Tuesday, October 20, 2015

Are sections of the media colluding to sabotage BJP's prospects in Bihar ?

Chanakya Vs Sun Tzu in Bihar

Is Bihar going to be Delhi Redux for Modi-Amit Shah duo? Suddenly, this question has gained currency after Round 2 of Bihar polls on October 16 - much of it in Maoist infested areas, where NDA was actually expected to do better. Some media stalwarts are going to the extent of predicting a ''total rout'' for BJP.  I have been travelling widely across Bihar over the last few months - my work often taking me to villages in the interiors.

The general feedback from South east region was BJP’s showing was on expected lines barring areas like Bhagalpur where wrong choice of candidates or in-fighting has been problematic. To balance, BJP seemed to have done well in erstwhile Communist bastions like Samastipur. Depending on who was asked about the final outcome, the answer was either a comfortable majority for NDA or a “tight fight”.

But on October 17 the Social Media went viral with speculation about BJP's certain defeat. Inferences were drawn from cancellation of Modi's rallies with the hash-tag #ModiQuitsBiharBattle trending on Twitter.  Newspapers published reports, quoting unnamed sources within the party, about BJP revising its strategy - bringing local leaders to the fore and the star duo of Modi-Shah taking a back-seat.  News of Amit Shah summoning Manohar Lal Khattar, Mahesh Sharma and Sakshi Maharaj to reprimand them for their 'beef' remarks was played up as a sign of BJP leadership's nervousness. Shatrughan Sinha's sly tweets about inner party dissensions added fuel to the fire.

What has caused this dramatic change of mood? Are these genuine reports or rumour mongering by well-oiled anti-Modi propaganda machine? I for one wouldn't rule out the latter and I think it will still be a close call. This might well change and we may witness a landslide one way or the other. But it will require an exceptionally high order of clairvoyance to write off the NDA altogether at this early juncture with 3 more rounds of polling still to go. That so many journalists and Social Media pundits are staking reputations – despite going wrong in the past - to join the chorus, smacks of a pickled agenda.

Only the politically gullible would believe that a master strategist like Amit Shah could have underestimated the challenge or importance for winning Bihar for Modi and his own political survival. If he cracked UP & Bihar so phenomenally in 2014 - he can't be one to make simplistic assumptions about Bihar's complex caste arithmetic. Yet, that does not make him infallible.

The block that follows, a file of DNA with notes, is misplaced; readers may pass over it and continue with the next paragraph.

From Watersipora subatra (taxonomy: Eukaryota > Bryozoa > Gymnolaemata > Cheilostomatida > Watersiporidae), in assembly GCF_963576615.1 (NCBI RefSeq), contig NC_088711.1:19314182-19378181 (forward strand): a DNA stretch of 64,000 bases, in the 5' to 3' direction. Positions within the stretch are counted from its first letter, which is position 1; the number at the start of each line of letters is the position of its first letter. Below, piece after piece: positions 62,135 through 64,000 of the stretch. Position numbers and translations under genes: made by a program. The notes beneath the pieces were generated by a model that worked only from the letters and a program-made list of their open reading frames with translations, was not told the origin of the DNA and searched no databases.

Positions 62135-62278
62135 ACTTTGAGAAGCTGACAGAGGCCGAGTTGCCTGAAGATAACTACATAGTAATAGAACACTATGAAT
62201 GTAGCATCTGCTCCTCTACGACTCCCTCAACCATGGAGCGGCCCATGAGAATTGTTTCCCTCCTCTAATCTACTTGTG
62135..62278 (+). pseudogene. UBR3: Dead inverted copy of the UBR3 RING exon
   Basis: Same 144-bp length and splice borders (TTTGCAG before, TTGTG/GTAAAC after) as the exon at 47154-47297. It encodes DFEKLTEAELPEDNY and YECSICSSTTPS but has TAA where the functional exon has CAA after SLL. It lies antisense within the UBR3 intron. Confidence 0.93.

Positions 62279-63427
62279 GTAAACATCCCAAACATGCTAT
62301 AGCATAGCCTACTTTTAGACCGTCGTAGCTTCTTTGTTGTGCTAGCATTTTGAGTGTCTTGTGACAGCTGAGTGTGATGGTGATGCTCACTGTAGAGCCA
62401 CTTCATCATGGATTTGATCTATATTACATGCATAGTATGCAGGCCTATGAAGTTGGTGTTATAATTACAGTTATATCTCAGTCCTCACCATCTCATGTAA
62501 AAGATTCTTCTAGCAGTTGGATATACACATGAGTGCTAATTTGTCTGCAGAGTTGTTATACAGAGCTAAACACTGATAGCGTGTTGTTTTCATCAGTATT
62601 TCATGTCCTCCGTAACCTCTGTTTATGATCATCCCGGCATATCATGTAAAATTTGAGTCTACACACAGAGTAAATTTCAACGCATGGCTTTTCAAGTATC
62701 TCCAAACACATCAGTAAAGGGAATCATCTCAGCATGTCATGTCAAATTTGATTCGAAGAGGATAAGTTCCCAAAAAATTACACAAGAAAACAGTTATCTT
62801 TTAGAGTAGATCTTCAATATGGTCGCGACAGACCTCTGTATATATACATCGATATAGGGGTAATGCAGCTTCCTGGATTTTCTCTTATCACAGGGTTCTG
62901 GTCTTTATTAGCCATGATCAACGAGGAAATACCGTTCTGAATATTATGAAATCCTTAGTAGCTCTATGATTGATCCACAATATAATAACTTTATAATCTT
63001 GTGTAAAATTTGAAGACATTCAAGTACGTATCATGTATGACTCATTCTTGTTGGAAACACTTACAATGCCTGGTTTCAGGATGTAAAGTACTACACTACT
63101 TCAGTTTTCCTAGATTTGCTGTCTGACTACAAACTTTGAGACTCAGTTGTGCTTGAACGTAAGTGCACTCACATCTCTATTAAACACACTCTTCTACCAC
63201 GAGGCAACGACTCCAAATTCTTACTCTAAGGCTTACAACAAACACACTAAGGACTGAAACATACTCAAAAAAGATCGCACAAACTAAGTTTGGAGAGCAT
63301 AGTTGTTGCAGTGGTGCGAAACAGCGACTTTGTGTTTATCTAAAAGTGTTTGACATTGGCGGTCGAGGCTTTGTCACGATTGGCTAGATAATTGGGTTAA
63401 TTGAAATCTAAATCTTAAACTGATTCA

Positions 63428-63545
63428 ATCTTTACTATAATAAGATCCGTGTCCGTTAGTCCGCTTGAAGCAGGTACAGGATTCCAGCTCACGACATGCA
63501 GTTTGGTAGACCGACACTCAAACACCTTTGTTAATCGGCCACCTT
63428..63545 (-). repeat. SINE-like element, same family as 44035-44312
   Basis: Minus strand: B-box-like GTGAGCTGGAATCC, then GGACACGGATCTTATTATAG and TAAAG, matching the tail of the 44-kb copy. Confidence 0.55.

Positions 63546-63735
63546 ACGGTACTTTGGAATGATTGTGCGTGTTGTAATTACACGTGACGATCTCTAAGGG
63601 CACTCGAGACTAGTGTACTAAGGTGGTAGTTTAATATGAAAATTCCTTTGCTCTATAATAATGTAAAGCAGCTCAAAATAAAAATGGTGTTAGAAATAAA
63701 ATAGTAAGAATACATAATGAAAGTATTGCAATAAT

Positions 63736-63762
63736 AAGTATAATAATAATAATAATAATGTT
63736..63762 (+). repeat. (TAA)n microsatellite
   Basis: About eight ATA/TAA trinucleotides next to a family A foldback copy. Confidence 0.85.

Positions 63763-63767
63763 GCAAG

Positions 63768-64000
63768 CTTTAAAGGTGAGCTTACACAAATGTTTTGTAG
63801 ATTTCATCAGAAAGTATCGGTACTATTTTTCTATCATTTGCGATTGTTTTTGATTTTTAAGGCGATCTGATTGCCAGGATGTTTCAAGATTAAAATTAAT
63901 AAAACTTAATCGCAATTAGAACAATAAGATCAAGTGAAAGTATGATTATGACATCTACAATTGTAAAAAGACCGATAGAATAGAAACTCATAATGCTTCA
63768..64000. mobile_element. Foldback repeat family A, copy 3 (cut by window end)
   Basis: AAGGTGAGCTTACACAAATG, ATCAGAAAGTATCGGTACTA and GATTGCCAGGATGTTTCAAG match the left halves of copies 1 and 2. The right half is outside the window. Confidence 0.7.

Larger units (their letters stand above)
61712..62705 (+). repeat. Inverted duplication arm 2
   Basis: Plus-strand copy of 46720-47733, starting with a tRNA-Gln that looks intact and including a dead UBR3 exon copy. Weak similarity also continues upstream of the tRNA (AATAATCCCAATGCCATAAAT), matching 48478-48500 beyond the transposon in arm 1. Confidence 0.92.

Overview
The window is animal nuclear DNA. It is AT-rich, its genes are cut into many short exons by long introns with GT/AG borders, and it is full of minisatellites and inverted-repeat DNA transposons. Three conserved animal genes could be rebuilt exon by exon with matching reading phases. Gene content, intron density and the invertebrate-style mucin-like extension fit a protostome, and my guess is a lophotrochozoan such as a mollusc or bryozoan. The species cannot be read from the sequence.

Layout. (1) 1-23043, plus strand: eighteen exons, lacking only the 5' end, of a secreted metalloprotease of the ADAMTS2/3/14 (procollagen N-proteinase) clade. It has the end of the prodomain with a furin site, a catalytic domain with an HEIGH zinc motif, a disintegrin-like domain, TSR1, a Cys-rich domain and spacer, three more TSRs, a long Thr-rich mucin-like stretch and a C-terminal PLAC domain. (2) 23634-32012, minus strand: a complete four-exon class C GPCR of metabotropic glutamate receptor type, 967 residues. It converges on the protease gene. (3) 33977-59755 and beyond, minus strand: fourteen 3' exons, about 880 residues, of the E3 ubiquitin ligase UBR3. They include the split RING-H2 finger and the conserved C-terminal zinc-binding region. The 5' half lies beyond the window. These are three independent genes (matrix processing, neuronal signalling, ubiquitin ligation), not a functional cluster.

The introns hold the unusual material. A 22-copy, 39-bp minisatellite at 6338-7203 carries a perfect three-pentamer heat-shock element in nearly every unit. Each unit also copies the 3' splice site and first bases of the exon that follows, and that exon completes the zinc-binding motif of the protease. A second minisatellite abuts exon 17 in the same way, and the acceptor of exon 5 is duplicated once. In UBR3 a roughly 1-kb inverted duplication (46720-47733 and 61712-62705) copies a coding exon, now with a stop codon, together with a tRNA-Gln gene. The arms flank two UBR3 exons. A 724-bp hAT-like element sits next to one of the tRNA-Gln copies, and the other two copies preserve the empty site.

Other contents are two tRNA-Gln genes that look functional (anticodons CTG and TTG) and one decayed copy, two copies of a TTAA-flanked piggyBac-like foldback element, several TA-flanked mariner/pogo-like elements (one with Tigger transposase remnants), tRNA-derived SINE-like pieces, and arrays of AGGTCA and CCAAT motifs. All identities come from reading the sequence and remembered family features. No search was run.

There are many parameters on which Amit Shah's strategy may have been off the mark. First, over obsession with 'win-ability' of candidates can create disaffection within. Murmurs of this were heard in the early days from people like R K Singh. Secondly, not projecting local leaders and naming a CM candidate and instead relying on one star campaigner can always be a double-edged sword. The law of diminishing returns was also bound to catch up with Modi's popularity but to what extent declaration a Bihar special package could neutralise this is a matter of conjecture. Similarly, induction of Jiten Ram Manjhi was always a gamble.

However, the bigger variable was the transferability of votes between Lalu Yadav and Nitish Kumar. There was never any doubt about the Muslim votes - but questions remain if they would split or be cast en-bloc in favour of the strongest non-NDA candidate. BJP clearly banked heavily on the positive Development and negative Jungle Raj plans.
BJP has been working on a 3 level top-down strategy. While Modi was supposed to set the agenda and create the ''wave'' at the state level - the message was expected to be carried forward by state and local leaders to the blocks and panchayats. Finally, "Booth Committees" were entrusted with the last mile mobilisation. Till a few days back - learned analysts argued how Modi had totally hijacked the discourse and Nitish was left defending his position. By all accounts, Modi's rallies were a huge draw compared to the modest crowds at Nitish' rally and at times, embarrassingly sparse gatherings of Lalu. The BJP state and local leadership were intensely campaigning in districts and blocks.

True that BJP's calculations may have gone awry. Firstly, there has been no dent in Nitish’ personal brand-equity and there is no real "anti-incumbency'' against him. Relatively, Lalu may have been discredited but for the Yadavs - Lalu may be a ''chara-chor'' but he's still one of us. ''Jungle Raj'' may be a big concern among the upper and more affluent classes - but not as much for the poor. For the overall improvement in law and order people credit Nitish. In contrast, while the impact of Mohan Bhagwat's remark, Dadri or Lalu's comment on beef eating practices is difficult to assess, these have the potential of snowballing into major factors.

A seasoned general always factors for a margin of error in strategy and is adept at doing mid-course corrections. It would be if Amit Shah doesn’t tweak his game-plan for the slog-overs. It indeed makes eminent sense not to exhaust Modi's fire-power so far ahead of the remaining 3 phases and hold the final salvos till the end - while allowing local leaders and cadres to do the ground work and build the tempo as it were. It would be prudent to do damage control and control irresponsible statements by sections within the party. But to read too much in this will be immature or motivated.

War-room managers of Nitish Kumar are entitled to deploy all legitimate means at their disposal to improve their prospects. It would indeed be a smart move if a few leaves have been taken from Sun Tzu's Book of War to spread panic among enemy ranks and outwitting the Chanakya or Amit Shah. Large sections of the mainstream media have to guard against becoming instruments of such strategy.

Article first published in +ABPLIVE Click here to read